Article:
Windmade certificate for companies using wind energy

01 Jul 2011

One of the founders of Windmade initiative, Vestas Turkey, has launched Windmade label in 15 June World Wind Day.


New Horizons - With a non-profit formation established by Vestas, Global Wind Energy Council (GWEC), Price Waterhouse Coopers (PwC), United Nations Global Compact, Worldwide Fund for Nature (WWF), Lego and Bloomberg, a Windmade label will be offered to companies which obtain at least 25% of their energy from wind power plants.

In an introductory meeting held in Turkey, Nuri Özbağdatlı from UNDP Environment and Sustainable Development Programme explained the obligations of the business world in the context of the UN Global Compact, the mode of work between UNDP and the business world and the approaches for green growth for transitioning to a low-carbon economy.

The CEO of Vestas Turkey Mr. Ali Neyzi answered the questions on Windmade for New Horizons.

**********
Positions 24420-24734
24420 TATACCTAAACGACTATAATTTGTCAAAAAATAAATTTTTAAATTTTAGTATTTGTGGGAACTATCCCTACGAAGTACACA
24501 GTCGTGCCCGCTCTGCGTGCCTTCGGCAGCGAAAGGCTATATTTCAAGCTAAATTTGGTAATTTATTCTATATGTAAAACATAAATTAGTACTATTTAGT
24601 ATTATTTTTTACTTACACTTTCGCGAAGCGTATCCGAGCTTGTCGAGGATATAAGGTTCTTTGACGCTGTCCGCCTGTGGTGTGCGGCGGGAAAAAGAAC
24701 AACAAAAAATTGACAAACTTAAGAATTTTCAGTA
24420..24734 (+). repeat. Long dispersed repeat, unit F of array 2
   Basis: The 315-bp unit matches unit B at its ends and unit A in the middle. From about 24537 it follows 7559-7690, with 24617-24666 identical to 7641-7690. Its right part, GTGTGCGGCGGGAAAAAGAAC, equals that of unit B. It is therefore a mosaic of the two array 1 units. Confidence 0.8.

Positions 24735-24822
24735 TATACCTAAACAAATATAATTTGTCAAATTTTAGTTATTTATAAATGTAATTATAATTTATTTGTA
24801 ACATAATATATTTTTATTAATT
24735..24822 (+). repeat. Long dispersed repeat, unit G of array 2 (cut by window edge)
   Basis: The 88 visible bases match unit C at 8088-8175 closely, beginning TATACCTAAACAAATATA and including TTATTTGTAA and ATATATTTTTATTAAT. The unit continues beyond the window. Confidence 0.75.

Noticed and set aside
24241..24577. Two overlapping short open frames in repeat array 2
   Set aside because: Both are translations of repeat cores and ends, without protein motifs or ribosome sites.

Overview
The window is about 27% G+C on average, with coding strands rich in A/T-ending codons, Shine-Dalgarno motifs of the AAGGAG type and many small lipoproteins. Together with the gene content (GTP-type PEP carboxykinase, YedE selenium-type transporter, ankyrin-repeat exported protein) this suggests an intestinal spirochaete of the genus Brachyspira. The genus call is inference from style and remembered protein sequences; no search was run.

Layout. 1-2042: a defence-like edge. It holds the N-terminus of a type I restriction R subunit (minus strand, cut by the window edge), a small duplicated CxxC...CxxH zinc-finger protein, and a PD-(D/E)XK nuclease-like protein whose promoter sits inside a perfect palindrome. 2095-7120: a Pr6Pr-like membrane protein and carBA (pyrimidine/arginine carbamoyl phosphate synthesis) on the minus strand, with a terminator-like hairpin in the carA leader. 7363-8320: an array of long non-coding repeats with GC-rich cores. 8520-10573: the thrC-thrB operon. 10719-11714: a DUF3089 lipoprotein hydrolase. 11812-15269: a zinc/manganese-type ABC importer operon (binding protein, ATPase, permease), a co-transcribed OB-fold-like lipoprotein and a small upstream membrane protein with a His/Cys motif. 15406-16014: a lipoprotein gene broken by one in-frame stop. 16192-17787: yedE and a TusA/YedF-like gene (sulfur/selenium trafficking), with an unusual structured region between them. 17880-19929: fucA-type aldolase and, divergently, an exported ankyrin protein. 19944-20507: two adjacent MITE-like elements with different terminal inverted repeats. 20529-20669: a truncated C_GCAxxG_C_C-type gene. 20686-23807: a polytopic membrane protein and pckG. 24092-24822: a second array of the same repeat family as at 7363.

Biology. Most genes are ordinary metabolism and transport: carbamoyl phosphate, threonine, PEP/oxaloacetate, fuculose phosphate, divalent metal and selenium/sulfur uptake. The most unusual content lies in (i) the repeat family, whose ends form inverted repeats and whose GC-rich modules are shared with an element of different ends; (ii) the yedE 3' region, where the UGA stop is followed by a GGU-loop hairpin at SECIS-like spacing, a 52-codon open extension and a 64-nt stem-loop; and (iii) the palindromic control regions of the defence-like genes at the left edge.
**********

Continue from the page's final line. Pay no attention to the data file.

N.H.: What is Windmade? How is it developed?

A.N.: Windmade is a global consumer label for companies and products which show that some ratio of their electricity consumption is sourced from wind energy. This label is the first global renewable energy label for companies and products. Windmade label, which is managed through an independent non-profit organization, helps companies to announce their wind energy investments to their stakeholders and accelerates the internalization of using renewable energy amongst companies. Windmade will achieve this through increasing the transparency in the area of companies’ wind energy investments, raising awareness amongst citizens on the effects of using different energy resources, and helping consumers to choose the products of the companies that really supports the wind energy.

N.H.: Why there is a need for this kind of a standard?